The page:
tv Erin Burnett Out Front CNN August 6, 2019 4:00pm-5:01pm PDT
and to our viewers thanks for watching. i'm wolf blitz ner the situation room. cnn's coverage of the mass shootings in dayton and el paso continues right now. with erin burnett "outfront." outfront next, the defining moment in trump's presidency. the president about to visit el paso and dayton, two cities grieving after massacres what will he say? and how will he be received? and a top republican going where few republican colleagues go. calling for a ban on assault weapons. will others follow? and senator elizabeth warren surging in polls showing grange ground on joe biden bigot. are moderates buying the progressive agenda? good evening i'm erin burnett trump's pivot almoment. the white house making preparations at this hour for the visit to the massacre cites in dayton and el paso.
as the congresswoman representing el paso refuses to join the president for the visit. saying he turned down the request for a phone call prior to the trip and quote i refuse to be an accessory to the visit. refuse to join without a dialogue about the pain his words caused. congresswoman veronica escobar words coming as she says her constituents are flooding her with complaints about the president's visit. blaming him for a climate of hate and fear against immigrants. our ed lavandera in el paso today and this is what he heard. >> we have this president, i mean things have been escalating a lot. >> donald trump is aiming it in one direction. we don't want those people here. they're dangerous. violent they're the other. they're not like us. they're not frommer who. any don't belong her here shouldn't come here. >> the last time president trump went to el paso it was for a rally. he has been there. and that rally came with fear amongering and lies about the border and immigrants.
here is some of what president trump said in el paso. >> we are cutting loose dangerous criminals into our country. murders. murderers. killings, murders. >> murders. three months later president trump asked a crowd of supporters in florida how to stop migrants from crossing into the united states? and here is what happened. >> how do you stop these people? you can't. there is -- >> that's only in the pan handle you can get away with that statement. >> he laughs. does he understand now it wasn't funny or some of the people he called murders were murdered by a white man who called them invaders, the same word trump himself has used >> this is an invasion. when you see the caravans starting out with 20,000 people. that's an invasion. we're on track for a million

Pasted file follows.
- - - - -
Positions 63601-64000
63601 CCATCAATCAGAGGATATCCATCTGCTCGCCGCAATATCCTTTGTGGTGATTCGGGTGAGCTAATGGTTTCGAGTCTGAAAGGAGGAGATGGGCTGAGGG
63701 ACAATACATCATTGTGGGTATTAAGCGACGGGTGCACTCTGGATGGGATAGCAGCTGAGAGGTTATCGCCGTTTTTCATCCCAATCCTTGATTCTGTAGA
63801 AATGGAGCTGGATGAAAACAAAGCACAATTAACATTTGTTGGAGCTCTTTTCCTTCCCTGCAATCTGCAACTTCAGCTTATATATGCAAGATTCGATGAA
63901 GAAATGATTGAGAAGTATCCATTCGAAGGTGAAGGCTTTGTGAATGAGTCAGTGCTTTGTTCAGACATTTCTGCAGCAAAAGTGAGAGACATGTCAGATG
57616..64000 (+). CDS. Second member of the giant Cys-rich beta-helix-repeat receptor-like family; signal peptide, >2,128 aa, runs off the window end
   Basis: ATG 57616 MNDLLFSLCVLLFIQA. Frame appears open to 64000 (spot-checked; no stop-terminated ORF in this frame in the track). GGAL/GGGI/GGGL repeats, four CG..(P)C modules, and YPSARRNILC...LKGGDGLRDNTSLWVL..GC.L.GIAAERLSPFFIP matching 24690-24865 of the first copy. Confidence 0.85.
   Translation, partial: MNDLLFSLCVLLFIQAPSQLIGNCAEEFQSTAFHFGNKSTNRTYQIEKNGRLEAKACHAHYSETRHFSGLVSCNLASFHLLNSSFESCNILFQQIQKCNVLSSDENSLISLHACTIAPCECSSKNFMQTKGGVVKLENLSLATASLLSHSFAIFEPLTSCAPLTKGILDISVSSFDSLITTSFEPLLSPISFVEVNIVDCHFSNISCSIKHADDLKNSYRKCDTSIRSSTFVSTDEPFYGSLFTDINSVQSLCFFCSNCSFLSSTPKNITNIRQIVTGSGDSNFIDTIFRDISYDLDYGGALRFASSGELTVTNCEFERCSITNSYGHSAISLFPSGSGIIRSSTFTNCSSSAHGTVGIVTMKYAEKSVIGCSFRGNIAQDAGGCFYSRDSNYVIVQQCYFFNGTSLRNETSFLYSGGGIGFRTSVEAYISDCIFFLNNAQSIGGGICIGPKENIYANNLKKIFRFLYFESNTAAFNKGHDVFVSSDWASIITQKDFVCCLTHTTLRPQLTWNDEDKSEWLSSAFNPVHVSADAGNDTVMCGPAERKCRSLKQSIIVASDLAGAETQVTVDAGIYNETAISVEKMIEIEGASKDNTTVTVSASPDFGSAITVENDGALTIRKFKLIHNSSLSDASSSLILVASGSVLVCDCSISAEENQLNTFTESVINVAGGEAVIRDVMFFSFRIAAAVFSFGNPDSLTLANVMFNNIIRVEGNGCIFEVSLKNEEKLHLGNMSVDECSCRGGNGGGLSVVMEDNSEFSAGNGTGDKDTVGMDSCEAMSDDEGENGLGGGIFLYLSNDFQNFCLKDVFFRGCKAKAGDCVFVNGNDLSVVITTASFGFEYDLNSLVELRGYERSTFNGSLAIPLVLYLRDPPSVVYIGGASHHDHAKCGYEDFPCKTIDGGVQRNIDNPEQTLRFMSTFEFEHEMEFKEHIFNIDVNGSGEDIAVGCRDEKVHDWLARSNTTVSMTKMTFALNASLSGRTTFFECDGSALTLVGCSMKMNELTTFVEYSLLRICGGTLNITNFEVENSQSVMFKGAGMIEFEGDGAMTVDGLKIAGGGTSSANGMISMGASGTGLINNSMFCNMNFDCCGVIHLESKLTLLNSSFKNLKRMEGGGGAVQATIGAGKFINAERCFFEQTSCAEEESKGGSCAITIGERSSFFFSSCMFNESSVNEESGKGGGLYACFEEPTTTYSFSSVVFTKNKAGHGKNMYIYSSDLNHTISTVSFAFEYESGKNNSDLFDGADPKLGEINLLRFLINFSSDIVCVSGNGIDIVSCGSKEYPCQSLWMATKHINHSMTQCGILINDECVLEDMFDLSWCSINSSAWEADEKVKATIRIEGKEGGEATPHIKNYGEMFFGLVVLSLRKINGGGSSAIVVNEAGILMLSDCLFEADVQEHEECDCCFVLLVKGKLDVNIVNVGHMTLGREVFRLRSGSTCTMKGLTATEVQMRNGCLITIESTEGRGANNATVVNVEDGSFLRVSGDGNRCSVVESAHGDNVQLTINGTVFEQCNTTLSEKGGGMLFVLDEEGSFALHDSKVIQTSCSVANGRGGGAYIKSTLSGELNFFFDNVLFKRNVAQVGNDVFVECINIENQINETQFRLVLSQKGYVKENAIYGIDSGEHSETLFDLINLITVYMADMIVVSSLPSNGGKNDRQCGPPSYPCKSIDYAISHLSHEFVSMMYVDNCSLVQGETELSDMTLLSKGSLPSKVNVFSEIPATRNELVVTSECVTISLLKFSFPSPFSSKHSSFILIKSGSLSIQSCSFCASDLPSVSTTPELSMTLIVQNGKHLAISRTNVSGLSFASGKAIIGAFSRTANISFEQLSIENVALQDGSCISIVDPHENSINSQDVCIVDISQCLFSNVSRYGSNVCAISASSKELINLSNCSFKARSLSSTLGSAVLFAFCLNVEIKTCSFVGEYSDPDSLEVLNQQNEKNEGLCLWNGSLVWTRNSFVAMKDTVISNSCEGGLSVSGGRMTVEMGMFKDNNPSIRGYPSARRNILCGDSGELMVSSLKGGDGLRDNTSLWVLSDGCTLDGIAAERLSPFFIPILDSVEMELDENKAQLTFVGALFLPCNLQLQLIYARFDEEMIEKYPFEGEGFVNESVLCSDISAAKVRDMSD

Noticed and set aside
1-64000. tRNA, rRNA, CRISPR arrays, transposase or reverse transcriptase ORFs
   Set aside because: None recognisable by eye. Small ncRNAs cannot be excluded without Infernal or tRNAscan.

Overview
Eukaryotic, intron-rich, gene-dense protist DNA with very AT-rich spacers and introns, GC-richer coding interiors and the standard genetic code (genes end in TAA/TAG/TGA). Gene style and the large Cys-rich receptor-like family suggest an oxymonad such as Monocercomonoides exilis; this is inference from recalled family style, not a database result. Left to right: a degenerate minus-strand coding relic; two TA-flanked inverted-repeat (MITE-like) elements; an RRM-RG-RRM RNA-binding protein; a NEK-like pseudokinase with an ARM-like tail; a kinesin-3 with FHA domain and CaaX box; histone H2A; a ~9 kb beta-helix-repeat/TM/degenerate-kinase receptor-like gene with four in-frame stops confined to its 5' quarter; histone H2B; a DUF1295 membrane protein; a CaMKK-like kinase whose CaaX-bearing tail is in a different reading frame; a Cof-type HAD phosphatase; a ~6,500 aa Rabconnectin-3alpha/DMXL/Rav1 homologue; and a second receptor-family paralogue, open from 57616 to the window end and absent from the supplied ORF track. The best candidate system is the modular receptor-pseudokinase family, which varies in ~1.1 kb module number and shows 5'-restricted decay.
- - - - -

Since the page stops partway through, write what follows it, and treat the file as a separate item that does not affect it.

illegal aliens to rush our borders. people hate the word invasion. but that's what it is. >> we are stopping people at the berd. this is an invasion and nobody is even questioning that. >> so phone line is a huge day for president trump. the whole country will be watching. he has a cans to speak to everyone. kaitlyn collins outfront live outside the white house. what are you learning about what the president is going today and say tomorrow. >> he heads to ohio and then to texas. during the stops the president plans on meeting with first responders, the law enforcement and even some of the victims while he is there. and of course on the trips as we have seen in the past the spt known to make some impromptu remarks. something white house a.i.d.s. are not ruling out right now, erin. but of course something else going -- a problem the president has to deal with is the local officials saying they don't think it's best for the president to come. they've been pretty vocal about saying they think that right now the president should stay away from their cities because they
are still grieving. white house officials are downplaying this brushes ing off the criticisms saying if the president didn't go in the aftermath of the shootings that the president would still face a round of criticism from similar people. but of course you hear from people like the mayor of dayton who said that she it not feel the president's address to the nation yesterday did enough. that it went far enough. that's why you see the comments like you showed her saying where she thinks people who aren't happy with the president's visit should voice the concerns while he is there. now this is isn't the first time facing resistant visiting cities. you saw in parkland after the shooting at the high school where the students said they did not feel like the president should come. you also saw in pittsburgh after the synagogue shooting when the mayor of the city refused to meet with the president while he was there in the funerals were getting started for those victims. it's not exactly a new problem that the president is going to be facing. but of course this is going to be a trip that is highly scrutinized and that's something even a.i.d.s. at the white house
acknowledged has been a test for the president in the past, whether or not he can maintain that unifying tone. certainly regardless of what happens tomorrow i want a highly scrutinized visit for the president. and everyone back at the white house is very aware of that. >> thank you very much kaitlyn at the white house tonight. outfront texas state representative leena ortega representing el paso. representative, i know you don't think president trump should come to el paso. how come? >> well, i mean there is a lot of reasons. and i was just listening to what was being shown earlier. i think that this community is not ready to have him return. he has said many hateful things about immigrants. he doesn't understand el paso. we consider juarez as our sister city. we have many people living in el paso have family that live across the border. he has done his actions that he